CEO confidence inches up amid coronavirus surge

CEO confidence inches up amid coronavirus surge

REUTERS

ALMOST three-quarters of chief executive officers (CEOs) are confident about their organizations’ revenue growth over the next year, reflecting an improvement in their outlook even as the pandemic drags on, according to results of the PwC Philippines-Management Association of the Philippines survey.

Results of the survey conducted in July and August 2021 showed that 74% of 178 CEOs are confident about revenue growth over the next 12 months, compared with 59% of respondents in 2020 and 63% in the second quarter this year.

CEO confidence is, however, still lower than pre-pandemic levels, or 88% in 2019 and 89% in 2018.

Majority of the survey respondents were in the financial services, professional services, manufacturing, and technology sectors, mostly representing large firms.

PwC Philippines Vice Chairman and Assurance Managing Partner Roderick Danao said the improvement in business confidence can be attributed to the expected strong rebound this year coming from the slump in 2020.

“There’s no other way but go up given the worst conditions that we had in 2020. So, we see supply chain normalizing. We see workforce now adapting to the ‘new normal.’ We see companies investing in more and more technology so that the business will continue,” Mr. Danao said during a briefing on Monday.

The Philippine economy exited recession in the second quarter, growing by 11.8% in the second quarter as lockdowns eased.

However, the government lowered its gross domestic product (GDP) forecast to 4-5% this year from 6-7%, to reflect the impact of the two-week stricter lockdown in August amid a surge in coronavirus cases.

According to the survey results, CEOs who expressed the most confidence represent the largest and smallest firms.

While 37% of micro-businesses are “very confident,” 31% of large businesses said the same. Meanwhile, 18% of small firms are very confident, along with 12% of medium-sized companies.

Most firms in the Philippines are micro-, small-, and medium-sized enterprises.

Companies are more confident about longer-term prospects, with 91% of CEOs saying that their companies will experience revenue growth over the next three years.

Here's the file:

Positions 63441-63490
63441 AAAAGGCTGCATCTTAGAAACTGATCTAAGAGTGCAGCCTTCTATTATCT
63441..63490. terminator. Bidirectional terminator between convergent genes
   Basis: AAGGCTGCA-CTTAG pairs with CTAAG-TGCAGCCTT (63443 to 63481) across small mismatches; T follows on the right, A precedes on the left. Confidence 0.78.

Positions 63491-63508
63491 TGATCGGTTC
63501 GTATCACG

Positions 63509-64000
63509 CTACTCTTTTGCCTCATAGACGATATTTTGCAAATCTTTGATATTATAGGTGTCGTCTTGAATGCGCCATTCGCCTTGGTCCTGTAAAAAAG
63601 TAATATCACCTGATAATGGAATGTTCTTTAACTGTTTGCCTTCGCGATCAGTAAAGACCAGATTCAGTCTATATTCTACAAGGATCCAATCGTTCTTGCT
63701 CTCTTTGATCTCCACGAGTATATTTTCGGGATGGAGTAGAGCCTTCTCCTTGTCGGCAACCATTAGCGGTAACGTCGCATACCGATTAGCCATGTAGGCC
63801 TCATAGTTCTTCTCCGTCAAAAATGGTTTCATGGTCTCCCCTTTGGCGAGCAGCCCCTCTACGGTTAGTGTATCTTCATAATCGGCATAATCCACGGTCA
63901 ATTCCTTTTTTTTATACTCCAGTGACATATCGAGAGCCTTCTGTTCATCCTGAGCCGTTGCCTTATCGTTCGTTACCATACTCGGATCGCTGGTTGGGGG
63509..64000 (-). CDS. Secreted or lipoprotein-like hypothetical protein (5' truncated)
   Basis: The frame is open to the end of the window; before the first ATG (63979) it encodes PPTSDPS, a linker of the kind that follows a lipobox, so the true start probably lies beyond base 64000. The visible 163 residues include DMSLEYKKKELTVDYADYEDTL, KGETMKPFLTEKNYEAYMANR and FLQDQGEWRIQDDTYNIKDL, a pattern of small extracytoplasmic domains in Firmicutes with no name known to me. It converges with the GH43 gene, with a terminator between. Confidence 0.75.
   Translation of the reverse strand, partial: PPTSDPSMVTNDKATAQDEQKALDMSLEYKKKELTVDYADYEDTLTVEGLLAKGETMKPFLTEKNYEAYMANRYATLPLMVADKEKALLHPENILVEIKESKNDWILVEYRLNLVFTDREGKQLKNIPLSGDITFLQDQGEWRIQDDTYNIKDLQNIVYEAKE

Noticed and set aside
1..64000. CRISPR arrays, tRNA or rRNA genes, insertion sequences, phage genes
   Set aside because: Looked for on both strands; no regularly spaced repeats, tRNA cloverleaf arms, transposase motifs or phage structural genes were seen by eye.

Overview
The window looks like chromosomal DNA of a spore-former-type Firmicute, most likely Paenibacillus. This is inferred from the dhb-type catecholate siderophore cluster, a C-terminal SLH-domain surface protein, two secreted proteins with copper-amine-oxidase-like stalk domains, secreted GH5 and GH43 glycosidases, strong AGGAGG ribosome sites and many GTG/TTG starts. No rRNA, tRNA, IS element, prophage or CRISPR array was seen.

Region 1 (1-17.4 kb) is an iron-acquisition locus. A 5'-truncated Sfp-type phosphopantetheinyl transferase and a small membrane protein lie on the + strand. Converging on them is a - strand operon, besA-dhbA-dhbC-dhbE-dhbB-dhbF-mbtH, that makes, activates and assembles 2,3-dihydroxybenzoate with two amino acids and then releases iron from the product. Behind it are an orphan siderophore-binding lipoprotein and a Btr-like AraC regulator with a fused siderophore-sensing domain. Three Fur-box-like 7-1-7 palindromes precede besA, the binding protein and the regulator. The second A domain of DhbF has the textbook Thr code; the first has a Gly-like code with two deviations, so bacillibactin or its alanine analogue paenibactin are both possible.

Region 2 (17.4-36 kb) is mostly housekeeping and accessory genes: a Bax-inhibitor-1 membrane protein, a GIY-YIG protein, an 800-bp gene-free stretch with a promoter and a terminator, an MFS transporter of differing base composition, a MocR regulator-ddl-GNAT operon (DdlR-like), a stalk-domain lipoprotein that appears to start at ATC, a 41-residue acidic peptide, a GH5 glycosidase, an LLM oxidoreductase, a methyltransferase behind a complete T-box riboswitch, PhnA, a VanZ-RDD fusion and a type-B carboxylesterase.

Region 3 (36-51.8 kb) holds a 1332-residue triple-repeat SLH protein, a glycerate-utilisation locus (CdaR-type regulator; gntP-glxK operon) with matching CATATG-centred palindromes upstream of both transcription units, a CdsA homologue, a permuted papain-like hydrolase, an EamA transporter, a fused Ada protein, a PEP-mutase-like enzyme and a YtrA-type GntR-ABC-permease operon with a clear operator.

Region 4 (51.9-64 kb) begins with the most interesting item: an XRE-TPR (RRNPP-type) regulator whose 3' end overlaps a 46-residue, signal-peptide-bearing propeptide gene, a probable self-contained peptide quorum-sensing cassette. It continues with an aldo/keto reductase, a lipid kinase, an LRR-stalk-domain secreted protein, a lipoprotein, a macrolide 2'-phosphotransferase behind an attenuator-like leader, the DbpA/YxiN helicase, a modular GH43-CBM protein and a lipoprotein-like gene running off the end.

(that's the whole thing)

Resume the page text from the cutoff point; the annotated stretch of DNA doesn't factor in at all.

More than 70% of the respondents said that the Philippine economy would recover within the next three years.

A little over half said that the GDP is expected to grow more than 4% in 2022. This is lower than the government’s 7-9% growth goal for next year.

Most respondents said that the growth drivers are infrastructure development, domestic consumption, and government spending.

DISSATISFIED WITH VACCINE ROLLOUT
Despite the improved confidence, businesses are still being impacted by the effects of the pandemic as 70% of respondents said that average revenues fall by at least 10% each time lockdown restrictions are put in place.

“This is the point: predictability. Business now knows what happens and they have adapted on the digital transformation and they’re investing more money into digital transformation,” PwC Philippines Chairman and Senior Partner Alexander B. Cabrera said.

“They will know that they will lose some money, but they can also predict how much it’s going to go forward and how much is going to go back. And give business predictability and they are going to go forward.”

Around 76% of CEOs said that the slow vaccine rollout will delay economic recovery, and another 44% said that political uncertainty will do the same.

“With just 12.9% of the Philippine population fully vaccinated as of 03 September 2021, 66% of the CEOs are dissatisfied with the vaccine rollout in the country,” the report read.

The Philippines is aiming to vaccinate 70% of its 110 million population against COVID-19 this year. However, the vaccine rollout has been hampered by delays in the delivery of vaccine supplies.

At the same time, CEOs believe that reliance on lockdowns (43%) and the threat of new COVID-19 variants (34%) will impede recovery.

The government is planning to shift to smaller and localized lockdowns, as it hopes to revive economic activity even as COVID-19 cases continue to rise.

Companies have also been affected by COVID-19 related global disruptions, including supply and labor constraints.

In response to the pandemic, 74% of CEOs are planning to increase their digital investments, while another 74% said they plan to boost cybersecurity and data privacy investments. They plan to invest in data platforms, artificial intelligence, and contactless payment systems.

Around 39% said they would invest less than 10% of revenues into digital, while 29% plan to invest between 10% and 20% of revenues.

When it comes to organizational growth, 84% said they would increase investments in leadership and talent development. — Jenina P. Ibanez

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